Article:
vegetarian

Egyptian Pita with Baked Falafel and Carrot Tomato Soup

Baked Falafel

Raw April has begun with its streams running across the pavement and the crazy sun blinding you after all the winter gloom and the wind blowing in your face trying to get inside your clothes. You can have got snow, rain and sun all squeezed into one hour. Those swings of weather can sometime be pretty tiresome but you won’t fool us, April dear, we know spring is here!

Aish Baladi - Egyptian Flatbread www.karenskitchenstories.com

When spring turns into summer, there’s already that joy you have in your heart that you don’t really notice it. When summer turns into autumn there’s always so much drama. When autumn turns into winter… Well here in St Petersburg there’s hardly any (even fine) line between them. But when winter turns into spring there’s no drama, there’s plain happiness.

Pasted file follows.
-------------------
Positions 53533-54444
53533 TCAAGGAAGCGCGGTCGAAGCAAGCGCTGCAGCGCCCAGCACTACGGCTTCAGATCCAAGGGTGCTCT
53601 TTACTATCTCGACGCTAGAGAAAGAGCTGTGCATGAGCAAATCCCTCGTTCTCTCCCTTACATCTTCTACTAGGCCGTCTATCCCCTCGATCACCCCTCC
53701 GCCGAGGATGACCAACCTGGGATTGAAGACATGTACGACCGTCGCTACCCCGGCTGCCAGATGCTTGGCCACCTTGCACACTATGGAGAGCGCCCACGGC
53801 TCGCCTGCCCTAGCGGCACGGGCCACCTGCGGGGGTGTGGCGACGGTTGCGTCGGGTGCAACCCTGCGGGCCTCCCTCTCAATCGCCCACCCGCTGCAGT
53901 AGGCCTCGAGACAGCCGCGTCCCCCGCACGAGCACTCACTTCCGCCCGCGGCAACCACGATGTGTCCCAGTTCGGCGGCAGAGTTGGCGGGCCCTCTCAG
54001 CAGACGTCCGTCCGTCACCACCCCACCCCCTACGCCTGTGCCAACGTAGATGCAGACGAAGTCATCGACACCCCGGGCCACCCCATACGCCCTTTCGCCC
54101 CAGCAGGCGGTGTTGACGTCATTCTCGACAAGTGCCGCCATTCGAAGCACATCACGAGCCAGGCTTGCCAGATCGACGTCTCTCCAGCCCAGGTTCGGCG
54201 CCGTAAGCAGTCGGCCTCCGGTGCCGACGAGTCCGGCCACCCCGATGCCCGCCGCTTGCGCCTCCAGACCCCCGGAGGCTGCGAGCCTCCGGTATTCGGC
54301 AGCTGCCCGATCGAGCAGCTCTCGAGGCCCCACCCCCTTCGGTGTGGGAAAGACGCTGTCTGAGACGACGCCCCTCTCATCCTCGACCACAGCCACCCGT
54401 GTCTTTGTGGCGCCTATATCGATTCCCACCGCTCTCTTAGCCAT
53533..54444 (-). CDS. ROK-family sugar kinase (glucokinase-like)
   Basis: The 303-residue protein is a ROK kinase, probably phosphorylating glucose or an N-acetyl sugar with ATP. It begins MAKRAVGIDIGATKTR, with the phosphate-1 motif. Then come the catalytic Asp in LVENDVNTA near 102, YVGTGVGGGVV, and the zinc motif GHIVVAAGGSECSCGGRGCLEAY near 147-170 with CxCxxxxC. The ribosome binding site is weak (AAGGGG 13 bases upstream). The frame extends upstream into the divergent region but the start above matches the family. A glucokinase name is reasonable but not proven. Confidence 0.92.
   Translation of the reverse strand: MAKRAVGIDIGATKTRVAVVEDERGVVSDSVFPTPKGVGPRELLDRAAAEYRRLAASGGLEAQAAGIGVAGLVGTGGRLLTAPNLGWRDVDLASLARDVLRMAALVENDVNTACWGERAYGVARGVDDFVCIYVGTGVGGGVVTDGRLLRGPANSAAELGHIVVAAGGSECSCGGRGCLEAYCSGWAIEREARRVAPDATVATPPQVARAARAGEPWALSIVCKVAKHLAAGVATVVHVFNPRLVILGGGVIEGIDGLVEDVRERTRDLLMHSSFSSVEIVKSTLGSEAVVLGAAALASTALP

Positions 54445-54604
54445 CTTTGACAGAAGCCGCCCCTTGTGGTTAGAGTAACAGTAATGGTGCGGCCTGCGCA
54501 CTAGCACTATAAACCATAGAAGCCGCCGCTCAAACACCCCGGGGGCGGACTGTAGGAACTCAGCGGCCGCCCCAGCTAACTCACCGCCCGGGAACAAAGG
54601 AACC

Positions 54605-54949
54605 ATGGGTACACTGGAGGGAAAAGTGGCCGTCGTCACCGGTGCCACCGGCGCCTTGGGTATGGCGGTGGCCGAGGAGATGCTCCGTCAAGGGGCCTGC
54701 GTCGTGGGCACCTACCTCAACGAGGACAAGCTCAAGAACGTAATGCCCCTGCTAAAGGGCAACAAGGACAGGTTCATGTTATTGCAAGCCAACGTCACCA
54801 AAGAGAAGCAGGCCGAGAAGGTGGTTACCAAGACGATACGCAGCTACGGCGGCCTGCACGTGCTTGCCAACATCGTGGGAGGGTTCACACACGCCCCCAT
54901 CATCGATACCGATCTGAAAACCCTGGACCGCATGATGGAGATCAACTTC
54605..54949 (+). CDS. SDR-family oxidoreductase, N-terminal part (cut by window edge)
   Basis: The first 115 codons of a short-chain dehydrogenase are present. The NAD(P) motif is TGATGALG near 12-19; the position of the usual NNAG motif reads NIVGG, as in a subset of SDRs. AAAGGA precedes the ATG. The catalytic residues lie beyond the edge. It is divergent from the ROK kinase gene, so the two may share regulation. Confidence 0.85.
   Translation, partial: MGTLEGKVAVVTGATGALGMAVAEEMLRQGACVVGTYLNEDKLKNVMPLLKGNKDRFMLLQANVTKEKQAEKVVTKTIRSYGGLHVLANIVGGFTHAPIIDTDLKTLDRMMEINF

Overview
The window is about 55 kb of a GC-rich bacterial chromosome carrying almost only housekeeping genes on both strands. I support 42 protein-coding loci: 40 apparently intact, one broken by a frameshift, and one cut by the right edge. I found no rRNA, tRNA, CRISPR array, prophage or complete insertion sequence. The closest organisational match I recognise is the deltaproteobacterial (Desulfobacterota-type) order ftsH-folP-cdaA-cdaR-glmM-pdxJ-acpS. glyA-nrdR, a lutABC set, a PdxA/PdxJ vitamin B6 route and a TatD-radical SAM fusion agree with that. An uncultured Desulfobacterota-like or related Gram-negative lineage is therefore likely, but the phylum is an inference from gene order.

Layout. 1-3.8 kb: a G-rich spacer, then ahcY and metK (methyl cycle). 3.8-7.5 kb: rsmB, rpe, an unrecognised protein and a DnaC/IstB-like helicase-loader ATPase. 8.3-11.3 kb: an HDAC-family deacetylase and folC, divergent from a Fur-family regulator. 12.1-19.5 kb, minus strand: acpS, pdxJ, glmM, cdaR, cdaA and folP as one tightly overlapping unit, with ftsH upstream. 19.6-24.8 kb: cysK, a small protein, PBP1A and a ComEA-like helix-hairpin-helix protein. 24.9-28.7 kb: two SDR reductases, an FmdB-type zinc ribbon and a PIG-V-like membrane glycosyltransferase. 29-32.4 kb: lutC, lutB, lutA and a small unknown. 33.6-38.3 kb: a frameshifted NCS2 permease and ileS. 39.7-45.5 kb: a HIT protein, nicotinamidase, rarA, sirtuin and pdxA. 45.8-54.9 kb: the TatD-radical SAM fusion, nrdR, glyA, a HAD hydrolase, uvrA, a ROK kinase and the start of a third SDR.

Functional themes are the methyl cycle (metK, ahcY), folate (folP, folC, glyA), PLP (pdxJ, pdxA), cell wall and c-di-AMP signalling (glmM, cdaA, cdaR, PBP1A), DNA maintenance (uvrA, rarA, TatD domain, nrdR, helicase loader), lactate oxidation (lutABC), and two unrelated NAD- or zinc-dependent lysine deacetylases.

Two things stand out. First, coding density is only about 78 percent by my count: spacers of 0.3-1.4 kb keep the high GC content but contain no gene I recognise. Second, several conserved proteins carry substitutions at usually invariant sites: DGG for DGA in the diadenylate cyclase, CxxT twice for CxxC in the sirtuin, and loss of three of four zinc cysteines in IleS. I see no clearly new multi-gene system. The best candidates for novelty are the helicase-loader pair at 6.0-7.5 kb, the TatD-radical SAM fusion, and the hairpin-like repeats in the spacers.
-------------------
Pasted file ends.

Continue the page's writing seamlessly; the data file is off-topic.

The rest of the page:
Baked Falafel

Children playing hide-and-seek outside (well, that’ll be the least loud of all their games at the moment), there’s light until almost 8 pm (already in April!) – and that after those long winter months with barely any light at all! Although the change in the nature is gradual process, the difference is so stark here in the North that you inevitably dedicate a post or two to this spring coming every year 🙂 Oh that city of contrasts, our glorious St Petersburg.

Aish Baladi - Egyptian Flatbread www.karenskitchenstories.com

I haven’t done anything Easter-specific this year, although I am thinking of making some poppy seed roll sometime soon. It’s our family classic for the Easter time. No died eggs either. Instead I’m going to share with you an idea of a well-rounded vegetarian meal – a spicy chunky soup with a whole0wheat pita filled with baked falafel, salad and yogurt. Let’s start with the soup:

Carrot Tomato Soup

A year ago – Avant-Garde Architecture at Narvskaya Zastava

2 years ago – St Petersburg in March